At the debate in Cleveland on Tuesday night, President Trump mocked former Vice President Joe Biden for wearing a mask in public as a precaution against the coronavirus.
“I put a mask on when I think I need it,” Trump said, pulling a mask out of his pocket. “I don’t wear a mask like him. Every time you see him, he’s got a mask. He could be speaking 200 feet away from it. And he shows up with the biggest mask I’ve ever seen.”
Trump’s family, who were in the audience, were seated in the debate hall without masks despite a rule requiring everyone in the room to wear one. The protocols were set by the Cleveland Clinic, where the debate was held. (Biden did not wear a mask during the 90-minute debate, nor did moderator Chris Wallace. All three were separated by what appeared to be at least 12 feet, and did not shake hands or come into close contact.)
A little more than 48 hours later, the president announced that he and first lady Melania Trump had tested positive for COVID-19. The White House said Friday that they both have mild symptoms and will quarantine for an undetermined period.
Trump’s positive test puts renewed scrutiny on his reluctance to wear masks during public appearances, his insistence on holding large political rallies and his well-documented history of downplaying the virus, which has killed more than 200,000 Americans and infected more than 7 million, now including him and his wife.
Men of Trump’s age, 74, are at increased risk for the disease. He is also obese, an added risk factor.
Hours before his diagnosis was announced, Trump, in a pretaped message, told guests at the annual Alfred E. Smith Memorial Foundation Dinner that “the end of the pandemic is in sight.”
Late Thursday night, Trump tweeted that he and the first lady were waiting for their test results following the news that Hope Hicks, a top White House aide, had tested positive. Hours earlier, and after White House officials knew about Hicks’s test, Trump traveled to his golf course in Bedminster, N.J., for a campaign fundraiser, mingling with the high-roller guests.
In a phone interview with Fox News’ Sean Hannity before the test results were announced, Trump suggested that he could have been exposed to the virus during his various public appearances.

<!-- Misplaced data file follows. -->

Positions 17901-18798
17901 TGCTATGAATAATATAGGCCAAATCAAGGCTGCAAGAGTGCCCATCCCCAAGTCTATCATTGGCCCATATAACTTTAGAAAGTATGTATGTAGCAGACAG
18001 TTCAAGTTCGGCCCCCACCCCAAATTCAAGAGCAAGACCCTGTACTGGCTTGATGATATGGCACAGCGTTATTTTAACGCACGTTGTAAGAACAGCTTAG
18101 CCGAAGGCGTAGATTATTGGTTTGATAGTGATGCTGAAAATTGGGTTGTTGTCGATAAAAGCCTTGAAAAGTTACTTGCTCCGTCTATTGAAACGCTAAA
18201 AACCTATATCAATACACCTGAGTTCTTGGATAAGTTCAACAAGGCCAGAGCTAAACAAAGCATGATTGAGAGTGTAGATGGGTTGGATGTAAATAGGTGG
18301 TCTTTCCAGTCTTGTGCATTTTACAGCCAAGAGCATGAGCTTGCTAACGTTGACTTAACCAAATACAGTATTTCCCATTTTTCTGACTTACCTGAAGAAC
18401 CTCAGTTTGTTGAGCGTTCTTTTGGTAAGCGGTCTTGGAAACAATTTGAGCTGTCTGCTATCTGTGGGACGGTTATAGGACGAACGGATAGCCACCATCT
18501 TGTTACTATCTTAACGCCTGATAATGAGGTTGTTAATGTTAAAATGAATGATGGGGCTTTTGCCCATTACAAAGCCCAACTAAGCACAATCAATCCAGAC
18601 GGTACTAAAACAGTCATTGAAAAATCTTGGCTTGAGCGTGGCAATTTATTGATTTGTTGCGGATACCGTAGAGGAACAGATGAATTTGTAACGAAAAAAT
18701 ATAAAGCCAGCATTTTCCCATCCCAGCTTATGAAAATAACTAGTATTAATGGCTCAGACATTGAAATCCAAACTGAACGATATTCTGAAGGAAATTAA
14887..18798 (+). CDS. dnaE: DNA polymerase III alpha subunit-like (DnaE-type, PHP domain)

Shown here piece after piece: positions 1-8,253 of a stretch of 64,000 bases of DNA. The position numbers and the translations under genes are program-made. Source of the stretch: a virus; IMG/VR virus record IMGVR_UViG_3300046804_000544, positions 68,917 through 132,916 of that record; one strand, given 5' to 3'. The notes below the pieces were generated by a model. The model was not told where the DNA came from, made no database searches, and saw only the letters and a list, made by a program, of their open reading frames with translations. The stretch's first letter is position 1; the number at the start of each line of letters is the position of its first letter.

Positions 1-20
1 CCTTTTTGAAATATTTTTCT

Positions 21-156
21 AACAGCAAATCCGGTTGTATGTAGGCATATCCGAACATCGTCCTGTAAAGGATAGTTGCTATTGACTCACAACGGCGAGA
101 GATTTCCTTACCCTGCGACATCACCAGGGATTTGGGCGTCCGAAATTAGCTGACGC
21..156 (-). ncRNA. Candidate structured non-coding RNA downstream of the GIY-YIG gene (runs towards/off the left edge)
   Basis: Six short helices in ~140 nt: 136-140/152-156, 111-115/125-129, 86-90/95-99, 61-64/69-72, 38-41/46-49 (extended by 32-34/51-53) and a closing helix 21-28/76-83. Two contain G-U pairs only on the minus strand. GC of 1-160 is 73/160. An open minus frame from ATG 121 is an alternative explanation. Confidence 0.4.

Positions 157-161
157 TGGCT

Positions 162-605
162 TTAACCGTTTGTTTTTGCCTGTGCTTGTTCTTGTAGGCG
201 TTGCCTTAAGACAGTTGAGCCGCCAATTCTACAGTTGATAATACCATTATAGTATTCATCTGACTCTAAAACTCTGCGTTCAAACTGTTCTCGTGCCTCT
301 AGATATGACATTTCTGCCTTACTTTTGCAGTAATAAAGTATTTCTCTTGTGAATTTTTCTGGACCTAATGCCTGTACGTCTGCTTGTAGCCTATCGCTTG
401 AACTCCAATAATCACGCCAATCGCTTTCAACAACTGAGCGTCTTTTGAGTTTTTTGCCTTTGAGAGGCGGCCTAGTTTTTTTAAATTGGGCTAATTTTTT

“You know, it’s very hard, when you’re with soldiers, when you’re with airmen, when you’re with the Marines and the police officers, I’m with them so much. And when they come over to you it’s very hard to say, ‘Stay back! Stay back!’ It’s a tough kind of a situation,” the president said. “It’s very, very hard when you are with people from the military or from law enforcement and they come over to you and they want to hug you and they want to kiss you, because we really have done a good job for them. And you get close and things happen.”
The president’s infection follows months during which he publicly downplayed the pandemic, refused to wear a mask during press briefings and occasionally scoffed at reporters who wore them.
At a press briefing in the Rose Garden on May 26, Trump asked Reuters White House correspondent Jeff Mason to take off his mask. When Mason refused, the president accused him of wanting to be “politically correct.” They had a similar exchange last month.
“You’re going to have to take that off, please,” Trump told Mason. “You can take it off. How many feet away are you?”
In downplaying the virus while floating conspiracies, “miracle cures” or other unsubstantiated data about COVID-19, Trump was, in effect, a superspreader of misinformation.
A Cornell University study released Thursday concluded that the president was “likely the largest driver of the COVID-19 misinformation ‘infodemic.’”
According to researchers, nearly 40 percent of the “misinformation conversation” began with Trump.
Even as he publicly sought to downplay the threat of the coronavirus, Trump told author Bob Woodward that he knew it was highly contagious and deadly.
“You just breathe the air and that’s how it’s passed,” Trump told Woodward on Feb. 7, three weeks before the first U.S. death from COVID-19 was announced. “This is deadly stuff.”
In interviews with Woodward for his book “Rage,” the president privately acknowledged that the virus was “more deadly than even your strenuous flus.”
He later admitted he was intentionally downplaying the threat of the virus, saying he did not want to “create a panic.”
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